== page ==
The Transylvanian Saxon population has been steadily decreasing since World War II as they started leaving the territory of present-day Romania en masse during and after World War II, relocating initially to Austria, then predominantly to southern Germany (especially in Bavaria).

The process of emigration continued during communist rule in Romania. After the collapse of the Ceaușescu regime in 1989 and the fall of the East German communist government, many of them continued to emigrate to unified Germany. As a result, today only approximately 12,000 Saxons remain in Romania.[22]

Nowadays, the vast majority of Transylvanian Saxons live in either Germany or Austria. Nonetheless, a sizable Transylvanian Saxon population also resides today in North America, most notably in the United States (specifically in Idaho, Ohio, and Colorado as well as in Canada, southern Ontario more precisely).

On the history of the Transylvanian Saxons, it is very important to note what former federal German president and professor doctor Theodor Heuss (FDP) stated, namely: "...their history is a piece of German history as a whole...".[23]

Origins and medieval settlements

Main article: Ostsiedlung

See also: Pied Piper of Hamelin

The regions of origin from which the initial waves of Transylvanian Saxons stemmed (the dotted line represents the border of the Holy Roman Empire during the High Middle Ages). Legend:
  Lorraine - the main region of origin of the initial settlers
  Brabant, Bavaria, and Thuringia - secondary regions of origin
Map depicting the territorial extent of the Transylvanian Saxons in Transylvania, including their sees and districts.
Panoramic view of Sibiu (German: Hermannstadt, Transylvanian Saxon: Härmeschtat), one of the oldest and most important towns of the Transylvanian Saxons (as well as of the Romanians). In 2007, it became European Capital of Culture along with Luxembourg City (Luxembourgish: Lëtzebuerg).

The initial phase of German settlement in Transylvania began in the mid and mid-late 12th century, with colonists travelling to and residing in what would later become known in standard German as Altland (i.e. Țara Oltului in Romanian, after the German name for the Olt river, or the old land as in a word for word translation from German) or Hermannstadt Provinz, based around the picturesque well preserved medieval town of Hermannstadt, today's Sibiu. Additionally, the surrounding areas of the present-day town of Sibiu/Hermannstadt (former European Capital of Culture in 2007 alongside Luxembourg City) were formed of marshlands in the High Middle Ages. This is further hinted but also highlighted in the coat of arms of the town of Sibiu/Hermannstadt (Romanian: Cibinium) by the water lily included therein.

These German settlers were invited by Géza II. Although the primary reason for Géza II's invitation was border defence, similar to employing the Szeklers against foreign invaders in the east of Transylvania, Germans were also sought for their mining expertise as well as the ability to develop the region's economy. Most colonists to this area came from Luxembourg (Luxembourgish: Lëtzebuerg) and the Moselle River region (see for instance Medardus de Nympz, former knight and founder of the fortified village of Niemesch/Nemșa in Moșna).[24]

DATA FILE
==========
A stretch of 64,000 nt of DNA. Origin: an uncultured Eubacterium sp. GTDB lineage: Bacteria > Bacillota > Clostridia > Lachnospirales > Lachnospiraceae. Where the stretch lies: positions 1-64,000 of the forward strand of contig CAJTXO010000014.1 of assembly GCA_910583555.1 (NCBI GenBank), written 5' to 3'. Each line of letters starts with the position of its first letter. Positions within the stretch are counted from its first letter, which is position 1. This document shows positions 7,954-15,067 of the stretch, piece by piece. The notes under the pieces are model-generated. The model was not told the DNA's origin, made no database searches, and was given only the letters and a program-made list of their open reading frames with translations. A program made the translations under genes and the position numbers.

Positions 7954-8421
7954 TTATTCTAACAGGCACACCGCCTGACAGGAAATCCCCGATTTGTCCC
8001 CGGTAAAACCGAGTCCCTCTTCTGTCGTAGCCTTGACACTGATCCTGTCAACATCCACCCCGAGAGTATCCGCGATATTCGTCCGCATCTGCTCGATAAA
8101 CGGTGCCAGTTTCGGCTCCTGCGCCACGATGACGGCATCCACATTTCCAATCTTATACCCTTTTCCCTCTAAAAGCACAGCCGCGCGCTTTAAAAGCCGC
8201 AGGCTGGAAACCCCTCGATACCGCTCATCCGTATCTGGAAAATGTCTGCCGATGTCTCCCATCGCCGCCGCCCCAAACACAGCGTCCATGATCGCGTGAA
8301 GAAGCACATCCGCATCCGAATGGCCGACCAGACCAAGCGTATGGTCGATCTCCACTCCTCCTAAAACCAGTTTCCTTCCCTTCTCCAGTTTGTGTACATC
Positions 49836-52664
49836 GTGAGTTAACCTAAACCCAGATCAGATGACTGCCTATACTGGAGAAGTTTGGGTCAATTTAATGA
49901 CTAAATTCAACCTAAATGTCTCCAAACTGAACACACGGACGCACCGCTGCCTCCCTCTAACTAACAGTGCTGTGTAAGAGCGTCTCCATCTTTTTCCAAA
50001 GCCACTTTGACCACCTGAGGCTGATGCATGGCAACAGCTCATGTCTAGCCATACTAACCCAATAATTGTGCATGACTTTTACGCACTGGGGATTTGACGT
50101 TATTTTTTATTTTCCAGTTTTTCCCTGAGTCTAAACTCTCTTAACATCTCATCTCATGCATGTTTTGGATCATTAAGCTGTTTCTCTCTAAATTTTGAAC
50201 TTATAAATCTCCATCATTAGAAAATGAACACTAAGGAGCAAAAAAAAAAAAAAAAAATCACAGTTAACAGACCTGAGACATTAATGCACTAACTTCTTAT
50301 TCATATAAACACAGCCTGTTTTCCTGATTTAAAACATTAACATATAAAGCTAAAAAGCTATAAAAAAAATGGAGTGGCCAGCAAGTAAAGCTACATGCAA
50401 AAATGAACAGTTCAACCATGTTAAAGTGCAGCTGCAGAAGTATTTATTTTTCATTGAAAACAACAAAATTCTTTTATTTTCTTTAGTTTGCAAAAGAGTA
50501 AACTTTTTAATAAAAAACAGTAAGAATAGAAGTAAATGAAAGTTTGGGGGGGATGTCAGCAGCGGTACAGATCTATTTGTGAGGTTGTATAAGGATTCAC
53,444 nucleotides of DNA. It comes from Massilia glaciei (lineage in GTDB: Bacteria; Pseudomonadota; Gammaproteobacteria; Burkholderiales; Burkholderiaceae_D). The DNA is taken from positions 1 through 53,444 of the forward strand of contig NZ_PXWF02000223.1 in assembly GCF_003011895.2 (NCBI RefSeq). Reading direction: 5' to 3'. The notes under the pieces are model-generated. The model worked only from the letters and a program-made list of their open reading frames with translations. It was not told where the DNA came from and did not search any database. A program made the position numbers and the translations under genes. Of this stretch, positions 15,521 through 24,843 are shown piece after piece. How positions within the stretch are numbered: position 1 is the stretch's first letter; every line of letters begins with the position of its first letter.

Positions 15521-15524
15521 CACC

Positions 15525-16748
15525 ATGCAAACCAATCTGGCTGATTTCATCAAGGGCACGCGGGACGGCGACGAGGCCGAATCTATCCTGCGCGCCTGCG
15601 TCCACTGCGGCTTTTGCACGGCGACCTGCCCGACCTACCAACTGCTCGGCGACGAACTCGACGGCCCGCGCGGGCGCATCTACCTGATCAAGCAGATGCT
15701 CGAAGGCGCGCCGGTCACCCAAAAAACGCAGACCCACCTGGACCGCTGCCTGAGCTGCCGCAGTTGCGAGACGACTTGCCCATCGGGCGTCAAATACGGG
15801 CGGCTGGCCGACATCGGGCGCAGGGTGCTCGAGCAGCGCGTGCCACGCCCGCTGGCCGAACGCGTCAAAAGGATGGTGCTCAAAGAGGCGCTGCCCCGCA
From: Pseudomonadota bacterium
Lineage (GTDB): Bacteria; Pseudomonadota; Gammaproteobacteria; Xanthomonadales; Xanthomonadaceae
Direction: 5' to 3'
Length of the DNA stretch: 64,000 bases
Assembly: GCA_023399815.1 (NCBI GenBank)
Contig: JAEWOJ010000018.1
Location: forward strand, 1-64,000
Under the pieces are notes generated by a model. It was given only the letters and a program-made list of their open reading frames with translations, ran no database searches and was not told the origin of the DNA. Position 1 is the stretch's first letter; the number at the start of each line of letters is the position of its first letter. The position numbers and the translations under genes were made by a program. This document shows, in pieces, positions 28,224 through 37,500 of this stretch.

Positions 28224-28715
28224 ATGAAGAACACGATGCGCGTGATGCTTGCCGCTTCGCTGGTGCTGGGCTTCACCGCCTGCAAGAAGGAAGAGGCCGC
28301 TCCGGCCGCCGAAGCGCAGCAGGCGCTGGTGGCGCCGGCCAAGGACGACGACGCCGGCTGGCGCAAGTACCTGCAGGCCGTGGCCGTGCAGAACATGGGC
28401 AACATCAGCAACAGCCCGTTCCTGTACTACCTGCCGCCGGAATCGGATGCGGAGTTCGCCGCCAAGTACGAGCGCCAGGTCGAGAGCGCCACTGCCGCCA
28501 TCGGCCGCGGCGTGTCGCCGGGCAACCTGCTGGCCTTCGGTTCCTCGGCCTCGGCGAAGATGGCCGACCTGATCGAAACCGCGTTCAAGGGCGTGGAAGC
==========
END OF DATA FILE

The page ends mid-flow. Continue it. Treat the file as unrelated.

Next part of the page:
A second phase of German settlement during the early 13th century consisted of settlers primarily stemming from the Rhineland region, the southern Low Countries, and the Moselle region, with others from Thuringia, Bavaria, and even from France. A settlement in northeastern Transylvania was centered on the town of Nösen, the later Bistritz (Romanian: Bistrița), located on the Bistrița River. The surrounding area became known as the Nösnerland. That area was important for mining in the Middle Ages.

Continued immigration from the Empire expanded the area of the Saxons further to the east. Settlers from the Hermannstadt region spread into the Hârtibaciu River valley (German: Harbachtal) and to the foot of the Cibin (German: Zibin) and Sebeș (German: Mühlbacher) mountains.

The latter region, centered around the town of Mühlbach (Romanian: Sebeș), was known as Unterwald. To the north of Hermannstadt they settled what they called the Weinland including the village of Nympz (Latin for Nemșa/Nimesch) near Mediasch (Romanian: Mediaș). Allegedly, the term Saxon was applied to all Germans of these historical regions because the first German settlers who came to the Kingdom of Hungary were either poor miners or groups of convicts from Saxony.[25]

In 1211, King Andrew II of Hungary invited the Teutonic Knights to settle and defend the Burzenland in the southeastern corner of Transylvania. To guard the mountain passes of the Carpathians (German: Karpaten) against the Cumans, the knights constructed numerous castles and towns, including the major city of Kronstadt (Romanian: Brașov).

Alarmed by the knights' rapidly expanding power, in 1225 King Andrew II expelled the Teutonic Order from Transylvania permanently, which henceforth relocated to Prussia in 1226, although the colonists remained in Burzenland. The Kingdom of Hungary's medieval eastern borders were therefore defended in the northeast by the Nösnerland Saxons, in the east by the Hungarian border guard tribe of the Székelys, in the southeast by the castles built by the Teutonic Knights and Burzenland Saxons and in the south by the Altland Saxons.